Owning an HVAC system is of vital importance, especially in parts of the country where the seasons can become extreme. However, if your home doesn’t already have an HVAC system, you’ll want to do some research before purchasing one. For example: did you know there are numerous kinds of HVAC systems out there? Well, you do now. Of course, that raises the question of which system you should buy. The answer is likely to differ depending on several factors—including the age of your building, the amount of space it contains, and the availability of heat & air repair technicians in your area who are qualified to work on the type of system you want. Fortunately, we’ve created a breakdown of the four major varieties here, along with examples of the spaces in which they are likely to function best.
Consider the Likely Costs of Heat & Air Repair
Before we get into the different systems available, it’s important to make a note about heat & air repair. You want to think about much more than the unit itself when you’re purchasing an HVAC system. You also want to think about how many people in your area are qualified to work on it if it experiences mechanical trouble or requires maintenance. Most technicians have more experience with one kind of system than another, so choose carefully. Once you’ve learned a bit about the various types of HVAC systems that exist, call the service technicians available in your area and make sure they can offer services suited to your unit.
That, of course, brings us to the different systems themselves, and the features that distinguish them from each other. Without any further ado, here are the four main types of HVAC system that most Americans will have to choose between:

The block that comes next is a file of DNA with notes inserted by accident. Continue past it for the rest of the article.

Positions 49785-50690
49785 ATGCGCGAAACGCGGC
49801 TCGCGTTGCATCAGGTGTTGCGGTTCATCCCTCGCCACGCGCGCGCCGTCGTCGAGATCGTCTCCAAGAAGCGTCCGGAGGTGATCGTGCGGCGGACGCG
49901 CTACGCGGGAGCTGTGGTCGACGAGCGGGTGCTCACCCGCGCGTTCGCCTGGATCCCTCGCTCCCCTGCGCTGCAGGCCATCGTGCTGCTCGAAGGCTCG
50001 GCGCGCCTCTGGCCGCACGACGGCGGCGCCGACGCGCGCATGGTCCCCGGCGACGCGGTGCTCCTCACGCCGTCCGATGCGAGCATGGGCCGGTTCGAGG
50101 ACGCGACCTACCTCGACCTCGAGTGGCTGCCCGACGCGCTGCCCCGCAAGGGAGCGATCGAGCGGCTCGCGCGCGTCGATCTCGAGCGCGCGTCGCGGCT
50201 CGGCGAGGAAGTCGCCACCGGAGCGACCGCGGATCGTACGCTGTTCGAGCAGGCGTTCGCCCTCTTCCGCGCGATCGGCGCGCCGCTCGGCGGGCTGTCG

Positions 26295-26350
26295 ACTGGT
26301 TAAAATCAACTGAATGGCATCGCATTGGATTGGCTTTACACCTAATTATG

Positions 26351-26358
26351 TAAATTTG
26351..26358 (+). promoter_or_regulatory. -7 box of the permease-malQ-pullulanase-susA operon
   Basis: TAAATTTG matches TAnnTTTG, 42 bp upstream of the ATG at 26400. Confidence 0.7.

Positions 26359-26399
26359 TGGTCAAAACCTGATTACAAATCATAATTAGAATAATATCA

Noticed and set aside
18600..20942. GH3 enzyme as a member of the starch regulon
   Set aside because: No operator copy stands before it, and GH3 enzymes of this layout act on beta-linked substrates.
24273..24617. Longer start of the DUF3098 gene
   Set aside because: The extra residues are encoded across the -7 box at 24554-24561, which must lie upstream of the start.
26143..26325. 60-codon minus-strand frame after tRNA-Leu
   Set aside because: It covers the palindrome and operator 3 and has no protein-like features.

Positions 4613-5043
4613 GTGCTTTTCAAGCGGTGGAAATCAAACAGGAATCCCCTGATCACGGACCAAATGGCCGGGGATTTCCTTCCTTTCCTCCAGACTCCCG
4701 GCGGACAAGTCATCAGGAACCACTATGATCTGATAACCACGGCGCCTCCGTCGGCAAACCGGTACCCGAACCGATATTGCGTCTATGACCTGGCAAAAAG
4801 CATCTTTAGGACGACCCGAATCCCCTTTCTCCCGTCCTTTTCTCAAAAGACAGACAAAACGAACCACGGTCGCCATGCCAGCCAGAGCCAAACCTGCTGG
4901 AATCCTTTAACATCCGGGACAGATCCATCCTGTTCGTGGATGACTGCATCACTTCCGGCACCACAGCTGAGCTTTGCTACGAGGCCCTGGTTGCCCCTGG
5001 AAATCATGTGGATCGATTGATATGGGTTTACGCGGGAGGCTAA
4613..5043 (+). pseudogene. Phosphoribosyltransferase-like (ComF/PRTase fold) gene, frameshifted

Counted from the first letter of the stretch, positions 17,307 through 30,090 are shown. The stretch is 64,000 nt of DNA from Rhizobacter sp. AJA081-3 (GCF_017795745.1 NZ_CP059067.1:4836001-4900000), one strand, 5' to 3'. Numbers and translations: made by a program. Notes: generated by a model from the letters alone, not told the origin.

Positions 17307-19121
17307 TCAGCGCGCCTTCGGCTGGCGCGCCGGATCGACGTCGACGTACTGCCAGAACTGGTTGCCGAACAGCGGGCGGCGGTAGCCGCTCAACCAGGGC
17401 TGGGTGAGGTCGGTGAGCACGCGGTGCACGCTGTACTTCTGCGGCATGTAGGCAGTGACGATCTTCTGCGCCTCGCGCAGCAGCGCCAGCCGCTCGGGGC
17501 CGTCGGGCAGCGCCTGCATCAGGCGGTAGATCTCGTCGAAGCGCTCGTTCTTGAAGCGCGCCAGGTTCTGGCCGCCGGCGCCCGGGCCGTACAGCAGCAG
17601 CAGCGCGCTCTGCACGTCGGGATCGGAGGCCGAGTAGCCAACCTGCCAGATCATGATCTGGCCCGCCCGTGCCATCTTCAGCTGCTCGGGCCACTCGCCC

- Packaged Heating and Air Conditioning Systems
A packaged heating and air conditioning system puts the air conditioner, heat pump, evaporator coil, and fan together in the same compact unit. It also includes a module that functions as a thermostat, so that you can control the temperature from the side of the unit itself. Some packaged systems may also include additional parts, such as air purifiers. These systems are wonderful for use in tight spaces without pre-existing infrastructure for ventilation. They don’t offer enough support for an entire home, but they can be extremely useful in stand-alone areas that can’t be cooled or heated effectively with other methods.
- Duct-Free Split HVAC Systems
An HVAC system without ducts can be convenient when you want to install a modern HVAC in an older home. Older homes often don’t have existing ductwork, and the costs of installing ducts in a home that doesn’t already have them can render a ducted system somewhat prohibitive. Duct-free split-system HVACs, on the other hand, offer effective heating and cooling capabilities without requiring ductwork, especially in individual rooms or smaller spaces. They typically house the heat pump and air conditioner in a relatively compact module, not unlike a packaged system. Where they differ is in the wires and tubes that run refrigerant back and forth to the outdoor unit.
- Hybrid Heat Split Systems
A hybrid heat split system is quite similar to a typical HVAC, with at least one important distinction. Unlike regular HVAC systems, a hybrid includes a heat pump to raise or lower the temperature of the refrigerant. Heat pumps are by and large more energy efficient than traditional HVACs, and can save owners money on their monthly utility bills. However, a hybrid system will still require ductwork to circulate treated air throughout the home or other building where it is installed.
- Standard HVAC Split Systems
Standard HVAC split systems are still the norm throughout most of the United States. They contain an air conditioner, a furnace, an outdoor unit, and a series of ducts to move the air around your building once it has been adjusted to the correct temperature. Standard HVAC systems also require a thermostat, which will typically be installed in a convenient, easy-to-reach area. A standard split system can be an excellent investment if you live in a home or building with existing ductwork, and enough space to house the various units it requires.
How to Go About Choosing Your System
Now that you’ve learned a little about the various kinds of systems, it’s time to start perusing the professionals in your local area who can offer HVAC service. Make sure you know of a reliable and licensed contractor who can perform repairs on the type of HVAC that you want to purchase so that you aren’t left without skilled or cost-effective maintenance options. Once you’ve done that, choosing should be easy. Enjoy your new HVAC system, and may it keep you in comfort no matter what the weather’s like outside.